Paul Casserly 's Opinion

Paul Casserly watched too much TV as a child.

Paul Casserly: Doomsday Preppers

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Tama Iti, Te Rangikaiwhira Kemara, Urs Signer and Emily Bailey. Photo / Greg Bowker
Tama Iti, Te Rangikaiwhira Kemara, Urs Signer and Emily Bailey. Photo / Greg Bowker

Something occurred to me just a few minutes into Doomsday Preppers - the new show in which American survivalists reveal their preparations for the day the world falls apart.

Typically we see them with shotguns, practising hand-to-hand combat and preserving fruit. In other words it's just like that surveillance footage of the Urewera Four with the addition of preserving jars. Who knows, the cops may actually have hidden camera footage of Tuhoe activists bottling peaches, pears or even meat. I'm not surprised they didn't leak that too, it would have ruined the whole terror vibe.

The dots seemed to connect a little further on Tuesday morning on Radio New Zealand when Kathryn Ryan interviewed two of the infamous four: Urs Singer and Emily Bailey.

Seems that Bailey is also expecting a doomsday when the current financial and governmental institutions will fail catastrophically.

This is also a common theme on Doomsday Preppers. All across America and the rest of the world people are expecting - and in some cases hoping for - everything to come tumbling down. When it does, they'll be ready with throwing knives, shotguns and all manner of preserves.

I was hoping that Kathryn Ryan would ask about the preserving side of the Tuhoe operation but I don't think her interview prepping includes Sky Channel 72. Even if she had, they'd probably remain as cagey about their marmalade and bully beef as they have been about their 'activities' in the bush.

Ryan was good at making them feel comfortable and gave them space to talk about themselves in a way that shed some light on the who, but the why wasn't so forthcoming. When the, 'So what exactly were you doing in those videos" question finally came, the pair clammed up.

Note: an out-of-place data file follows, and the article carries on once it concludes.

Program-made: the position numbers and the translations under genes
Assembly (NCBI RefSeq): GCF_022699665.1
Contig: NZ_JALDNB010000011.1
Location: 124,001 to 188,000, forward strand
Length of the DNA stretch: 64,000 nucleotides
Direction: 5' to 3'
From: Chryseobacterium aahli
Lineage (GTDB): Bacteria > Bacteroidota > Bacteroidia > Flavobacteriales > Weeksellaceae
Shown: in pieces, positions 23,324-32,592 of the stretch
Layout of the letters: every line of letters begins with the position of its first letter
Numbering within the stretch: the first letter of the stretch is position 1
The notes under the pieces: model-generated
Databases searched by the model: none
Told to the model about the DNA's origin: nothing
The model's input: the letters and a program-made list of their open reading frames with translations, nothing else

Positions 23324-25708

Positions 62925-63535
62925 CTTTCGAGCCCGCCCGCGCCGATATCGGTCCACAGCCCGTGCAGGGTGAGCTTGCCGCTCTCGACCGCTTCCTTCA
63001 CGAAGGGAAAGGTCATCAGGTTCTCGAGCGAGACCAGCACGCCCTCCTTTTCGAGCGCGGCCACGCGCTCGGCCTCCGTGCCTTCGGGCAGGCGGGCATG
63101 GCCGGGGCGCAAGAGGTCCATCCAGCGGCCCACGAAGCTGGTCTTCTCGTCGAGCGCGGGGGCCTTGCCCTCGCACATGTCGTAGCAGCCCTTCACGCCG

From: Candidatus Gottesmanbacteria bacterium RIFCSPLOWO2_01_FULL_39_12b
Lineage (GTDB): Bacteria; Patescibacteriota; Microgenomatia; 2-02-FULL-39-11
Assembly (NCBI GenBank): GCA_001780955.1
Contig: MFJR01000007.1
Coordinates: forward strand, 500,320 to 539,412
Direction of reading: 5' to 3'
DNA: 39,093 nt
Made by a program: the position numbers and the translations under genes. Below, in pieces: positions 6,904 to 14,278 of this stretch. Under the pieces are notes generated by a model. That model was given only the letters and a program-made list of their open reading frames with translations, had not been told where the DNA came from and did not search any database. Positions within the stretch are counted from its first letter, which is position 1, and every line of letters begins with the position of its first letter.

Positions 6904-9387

There was a pause, an intake of exasperated breath, followed by Urs: "Who are you addressing that question to?" That was followed by an unsatisfying explanation that included something about how corporate dudes like to dress up in camo and shoot each other with paintball guns - which also looks like a military activity when you think about it.

There was also possibly something about guns in Tuhoe country being like yoga mats in Ponsonby. It's a bit like getting a straight answer out of Winston Peters. Why can't they just tell the truth? Clearly they were doomsday prepping.

While we lock up our Doomsdayers, the Americans turn them into TV stars. The format is a good one. Each episode features a selection of preppers, usually couples, often rotund, and typically armed to the teeth. Each has their own idea of how things will turn to custard. The electrical grid going offline is a popular worry, as are earthquakes, sunspots and the ever-present collapse of the financial system.

Once the jobbies hit the fan, zombie-like non-preppers are expected to follow this tidal wave of unpleasantly faecal custard. The implication is that they'll be up for a bit of a rape, after which they'll want a feed and something to drink.

But the preppers will be prepped. Guns are loaded. Thousands of gallons of water are stored in containers. One couple have their bed lifted shoulder high on a dozen barrels of the stuff. Another spends eight hours every day preserving fruit: "And we still don't have enough."

After showing us their survival secrets, the preppers are given marks by an expert (off-screen) panel. "Not enough water" is a common comment, along with, "That will only last you a week". A pacifist family were even told off - "You really need to think about weapons" - although, maybe they weren't such pacifists after all. A shirtless member of this wonderfully kooky whanau suggested that he'd simply charm the marauding intruders with tasty preserves and if that didn't work he'd "poison them or slit their throats in their sleep".

But there's at least a semblance of reality at play. At the end of each profile, the narrator passes judgement on the reality of the perceived level of threat. Earthquakes are a real worry, sunspots not so much. If only they were on hand when Howard Broad sent his men into Ruatoki.

I did feel a little better when the narrator said the likelihood of a complete financial collapse "isn't something currently expected by any of the world's leading economists".

But today, I have to admit, I have also found myself thinking about stocking up on bottled water and tins of spaghetti. I just hope my neighbours don't see me lugging them down to my basement and call the Po-Po.

* Doomsday Preppers (National Geographic, Sky 72, Thursday 7.30 and 10.30pm, Sat 9.30pm, Sun 2.30pm)

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Paul Casserly

Paul Casserly watched too much TV as a child.

It began with Dr Who, in black and white, when it was actually scary. The addiction took hold with Chips, in colour. He made his mum knit a Starsky and Hutch cardigan. Later, Twin Peaks would blow what was left of his mind. He’s been working in radio and TV since the 1990s and has an award in his pool room for Eating Media Lunch.

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